[00:32:33.690] - Sarah Abbott

My experience and I've worked in other places where that's not the case and I see as looking with an acute eye and focus on what works and what do we know works and how do we standardize and institutionalize this. Like you said, this has been slow growing. I've spent 18 years of my career building, nurturing and fostering, replicating this work. It's time to take it to the next level. I'd like to see more work in my future engaged in the training and orientation of teams to work together in training settings.


[00:33:10.650] - Sarah Abbott

I'd like to see evidence-based practices and models take hold and be really clearly defined in Massachusetts and for the country. My experience is that police departments are desperate for help and resources in this regard, and I'd like to be part of the broader picture in envisaging how we can implement the reforms available to us and how we can do that with law enforcement in mind, given that they are the people who we both are implementing these reforms and expected to hear to them.


[00:33:44.040] - Sarah Abbott

So when a well-prepared law enforcement force to respond with a range of opportunities from clinicians to training simulations academy.


[00:33:53.700] - Steve Morreale

So, Sara, one of the things we talked about before we got on, Mike, is that you're considering starting and branching out on your own. What are you trying to do?


[00:34:00.270] - Sarah Abbott

That's right, Steve. Thank you. I am. I'm launching an LLC. Abberton Solutions for Justice and the work of the Abbott Solutions for Justice team will be to spread the news of different models across the world. There are international partners that will be working with our national partners that I hope to engage with more and certainly plenty of work left to do in Massachusetts.


[00:34:27.780] - Sarah Abbott

I am driven to provide law enforcement the best possible tools so that they can do that job effectively, safely, and that everybody gets to go home. That's what we know matters. And I believe that law enforcement are uniquely positioned to deliver excellent outcomes if they have the support, funding and mentorship of other departments who have been engaged with this. So my hope is to spread the work that I've been doing in response and branching out to additional opportunities as they present themselves.


[00:35:01.620] - Steve Morreale

Well, there's no time like the present because this is a major issue. And I think having somebody with the experience that you have can be very beneficial. And the fact that you've been vetted already by police departments and certainly that could be very, very valuable. Sara and I for the audience are engaging with the Garda with the Irish National Police on a similar effort that they are trying to do with their national health service. And Sara and I have been engaged in conversations and you'll hear from Inspector Andrew Lacy soon on this show to tell a little bit about it.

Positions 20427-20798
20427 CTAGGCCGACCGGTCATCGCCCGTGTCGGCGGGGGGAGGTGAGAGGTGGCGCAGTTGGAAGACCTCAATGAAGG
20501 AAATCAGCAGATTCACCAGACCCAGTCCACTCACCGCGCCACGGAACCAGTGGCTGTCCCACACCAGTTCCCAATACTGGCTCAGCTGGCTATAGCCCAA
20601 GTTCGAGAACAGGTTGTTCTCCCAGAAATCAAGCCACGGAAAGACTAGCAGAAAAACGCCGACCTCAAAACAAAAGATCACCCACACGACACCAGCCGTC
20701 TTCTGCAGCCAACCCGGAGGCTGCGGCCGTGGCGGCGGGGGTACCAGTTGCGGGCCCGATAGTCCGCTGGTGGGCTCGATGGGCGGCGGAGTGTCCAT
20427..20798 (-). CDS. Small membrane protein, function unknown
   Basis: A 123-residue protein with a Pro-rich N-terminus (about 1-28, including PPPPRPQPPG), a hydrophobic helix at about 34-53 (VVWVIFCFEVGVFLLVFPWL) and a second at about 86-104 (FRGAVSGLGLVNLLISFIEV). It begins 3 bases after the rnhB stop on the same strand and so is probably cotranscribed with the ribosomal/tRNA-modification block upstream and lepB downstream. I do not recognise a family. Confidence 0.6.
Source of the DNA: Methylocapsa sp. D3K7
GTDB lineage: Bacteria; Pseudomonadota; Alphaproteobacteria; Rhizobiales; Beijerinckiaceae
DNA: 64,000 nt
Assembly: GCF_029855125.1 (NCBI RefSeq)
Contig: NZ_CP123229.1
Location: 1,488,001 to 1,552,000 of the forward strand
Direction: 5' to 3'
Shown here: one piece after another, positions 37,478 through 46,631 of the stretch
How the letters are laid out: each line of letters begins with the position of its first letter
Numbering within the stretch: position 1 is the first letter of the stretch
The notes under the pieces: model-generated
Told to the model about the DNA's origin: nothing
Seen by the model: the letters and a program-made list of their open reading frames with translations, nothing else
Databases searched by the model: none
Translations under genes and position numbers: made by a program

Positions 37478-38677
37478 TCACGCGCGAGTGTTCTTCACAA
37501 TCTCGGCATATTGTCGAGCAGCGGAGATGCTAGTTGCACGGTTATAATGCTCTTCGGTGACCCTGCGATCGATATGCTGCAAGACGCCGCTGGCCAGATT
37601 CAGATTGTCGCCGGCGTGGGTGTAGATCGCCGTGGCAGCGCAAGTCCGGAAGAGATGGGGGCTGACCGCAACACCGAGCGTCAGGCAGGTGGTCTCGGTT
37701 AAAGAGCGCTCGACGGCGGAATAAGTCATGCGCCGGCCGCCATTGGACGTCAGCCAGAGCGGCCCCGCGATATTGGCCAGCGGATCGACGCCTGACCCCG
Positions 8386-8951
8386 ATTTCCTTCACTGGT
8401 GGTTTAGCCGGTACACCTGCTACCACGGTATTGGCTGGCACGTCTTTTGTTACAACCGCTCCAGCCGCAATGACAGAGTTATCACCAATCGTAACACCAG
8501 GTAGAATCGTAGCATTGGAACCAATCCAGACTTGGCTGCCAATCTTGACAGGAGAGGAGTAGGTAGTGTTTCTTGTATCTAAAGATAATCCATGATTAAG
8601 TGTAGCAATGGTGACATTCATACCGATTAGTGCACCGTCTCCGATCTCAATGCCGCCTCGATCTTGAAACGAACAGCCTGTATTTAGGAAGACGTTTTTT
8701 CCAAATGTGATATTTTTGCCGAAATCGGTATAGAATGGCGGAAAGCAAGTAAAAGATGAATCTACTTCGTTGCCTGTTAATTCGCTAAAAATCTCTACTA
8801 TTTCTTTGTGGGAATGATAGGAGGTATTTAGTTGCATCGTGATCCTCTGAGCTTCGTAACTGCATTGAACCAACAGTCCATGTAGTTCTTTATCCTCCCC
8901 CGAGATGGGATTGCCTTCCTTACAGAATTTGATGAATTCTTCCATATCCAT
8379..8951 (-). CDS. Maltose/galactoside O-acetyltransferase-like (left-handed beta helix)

[00:35:34.800] - Steve Morreale

So, Sara, I want to thank you for your time. You're in a. I wish you the best in what you're doing, you know that I'm always here for you, but thank you. Last question. If you had the chance to talk with anybody alive or dead, that is renowned, not necessarily famous. Who might that be?


[00:35:49.180] - Sarah Abbott

Winston Churchill.


[00:35:50.560] - Steve Morreale

Really, is that because you're British


[00:35:52.480] - Sarah Abbott

It seems so obvious. It's not just because I'm British.


[00:35:56.050] - Sarah Abbott

And ironically, I have come to understand and study Winston Churchill in My Lady is and had no real concept of him while I was actually in the U.K., remember, I was a teenager, a young adult. Those were not things I was thinking about in my college years. It was Oasis and Raves and the Happy Mondays and, you know, going to class from time to time. So when I was in the UK, it wasn't as kind of to the UK history.


[00:36:25.270] - Sarah Abbott

I've evolved in my thinking and learning and studying leadership, which I know this podcast is largely focused on. I've been exploring and understanding great leaders and church. Some of the best speeches, some of the most rallying cries that are inherently British but incredibly strong have come from him. And he had vision and frankly, the gravitas to be sworn into office the day after Poland was invaded, I believe so. Lots to learn from him that can apply to current leadership strategies.


[00:36:59.860] - Sarah Abbott

And what he taught me was to be bold. And I'd love to hear more about how he thinks I'm doing and what advice he can give me for the future.


[00:37:07.930] - Steve Morreale

That's terrific. You've been listening to Sarah Abbott talk to Sarah Abbott from Massachusetts Laselle College and Advocates talking about mental health, mental health intervention and jail diversion programs. Sarah, thank you very much for joining us. I appreciate all that you could share with us.


[00:37:23.890] - Sarah Abbott

Thank you for your time, Steve, and thank you for inviting me here today. Thanks. And make sure you listen to Future podcast episodes on The CopDoc Podcast.


[00:37:34.330] - The CopDoc Podcast 

Thanks for listening to The CopDoc Podcast with Dr. Steve Morreale. Steve is a retired law enforcement practitioner and manager turned academic and scholar from Worcester State University. Please tune into The CopDoc Podcast for regular episodes of interviews with thought leaders in policing.